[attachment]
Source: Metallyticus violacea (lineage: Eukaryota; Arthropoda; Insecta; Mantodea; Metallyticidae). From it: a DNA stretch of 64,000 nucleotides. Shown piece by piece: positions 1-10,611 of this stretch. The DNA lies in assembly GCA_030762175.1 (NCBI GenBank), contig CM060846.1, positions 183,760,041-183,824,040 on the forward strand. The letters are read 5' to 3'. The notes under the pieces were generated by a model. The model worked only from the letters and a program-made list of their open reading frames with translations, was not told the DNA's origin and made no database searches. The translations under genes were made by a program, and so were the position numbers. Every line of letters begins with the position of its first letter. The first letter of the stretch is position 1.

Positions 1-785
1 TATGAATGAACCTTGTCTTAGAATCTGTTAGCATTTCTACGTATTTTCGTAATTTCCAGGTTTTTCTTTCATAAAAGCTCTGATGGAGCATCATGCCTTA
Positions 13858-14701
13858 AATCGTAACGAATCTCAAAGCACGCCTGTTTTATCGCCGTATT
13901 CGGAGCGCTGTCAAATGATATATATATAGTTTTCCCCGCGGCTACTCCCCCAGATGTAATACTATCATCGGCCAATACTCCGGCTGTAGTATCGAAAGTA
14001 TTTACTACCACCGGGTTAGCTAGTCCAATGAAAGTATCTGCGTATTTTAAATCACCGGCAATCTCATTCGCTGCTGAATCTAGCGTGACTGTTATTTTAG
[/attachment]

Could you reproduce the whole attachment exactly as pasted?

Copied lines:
Source: Metallyticus violacea (lineage: Eukaryota; Arthropoda; Insecta; Mantodea; Metallyticidae). From it: a DNA stretch of 64,000 nucleotides. Shown piece by piece: positions 1-10,611 of this stretch. The DNA lies in assembly GCA_030762175.1 (NCBI GenBank), contig CM060846.1, positions 183,760,041-183,824,040 on the forward strand. The letters are read 5' to 3'. The notes under the pieces were generated by a model. The model worked only from the letters and a program-made list of their open reading frames with translations, was not told the DNA's origin and made no database searches. The translations under genes were made by a program, and so were the position numbers. Every line of letters begins with the position of its first letter. The first letter of the stretch is position 1.

Positions 1-785
1 TATGAATGAACCTTGTCTTAGAATCTGTTAGCATTTCTACGTATTTTCGTAATTTCCAGGTTTTTCTTTCATAAAAGCTCTGATGGAGCATCATGCCTTA
Positions 13858-14701
13858 AATCGTAACGAATCTCAAAGCACGCCTGTTTTATCGCCGTATT
13901 CGGAGCGCTGTCAAATGATATATATATAGTTTTCCCCGCGGCTACTCCCCCAGATGTAATACTATCATCGGCCAATACTCCGGCTGTAGTATCGAAAGTA
14001 TTTACTACCACCGGGTTAGCTAGTCCAATGAAAGTATCTGCGTATTTTAAATCACCGGCAATCTCATTCGCTGCTGAATCTAGCGTGACTGTTATTTTAG